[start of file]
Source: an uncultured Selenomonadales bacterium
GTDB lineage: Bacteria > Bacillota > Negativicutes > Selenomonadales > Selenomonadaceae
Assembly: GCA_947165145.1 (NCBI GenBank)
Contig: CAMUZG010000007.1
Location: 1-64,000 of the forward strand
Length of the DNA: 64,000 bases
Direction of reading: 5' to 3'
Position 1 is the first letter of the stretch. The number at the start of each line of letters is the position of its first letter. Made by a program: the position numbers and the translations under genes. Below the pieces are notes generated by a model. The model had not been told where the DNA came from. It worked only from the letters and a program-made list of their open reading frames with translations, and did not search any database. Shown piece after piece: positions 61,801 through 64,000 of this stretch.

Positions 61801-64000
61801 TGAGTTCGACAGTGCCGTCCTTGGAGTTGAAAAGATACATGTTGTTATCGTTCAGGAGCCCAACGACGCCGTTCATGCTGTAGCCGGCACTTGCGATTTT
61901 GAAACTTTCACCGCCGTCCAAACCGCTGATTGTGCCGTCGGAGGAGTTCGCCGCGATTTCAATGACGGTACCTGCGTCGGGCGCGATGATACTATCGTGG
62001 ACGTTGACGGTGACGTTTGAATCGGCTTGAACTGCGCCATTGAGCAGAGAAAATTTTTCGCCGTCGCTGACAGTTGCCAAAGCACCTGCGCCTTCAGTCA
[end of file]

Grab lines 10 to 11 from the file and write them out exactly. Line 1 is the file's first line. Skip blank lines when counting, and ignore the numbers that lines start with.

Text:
61801 TGAGTTCGACAGTGCCGTCCTTGGAGTTGAAAAGATACATGTTGTTATCGTTCAGGAGCCCAACGACGCCGTTCATGCTGTAGCCGGCACTTGCGATTTT
61901 GAAACTTTCACCGCCGTCCAAACCGCTGATTGTGCCGTCGGAGGAGTTCGCCGCGATTTCAATGACGGTACCTGCGTCGGGCGCGATGATACTATCGTGG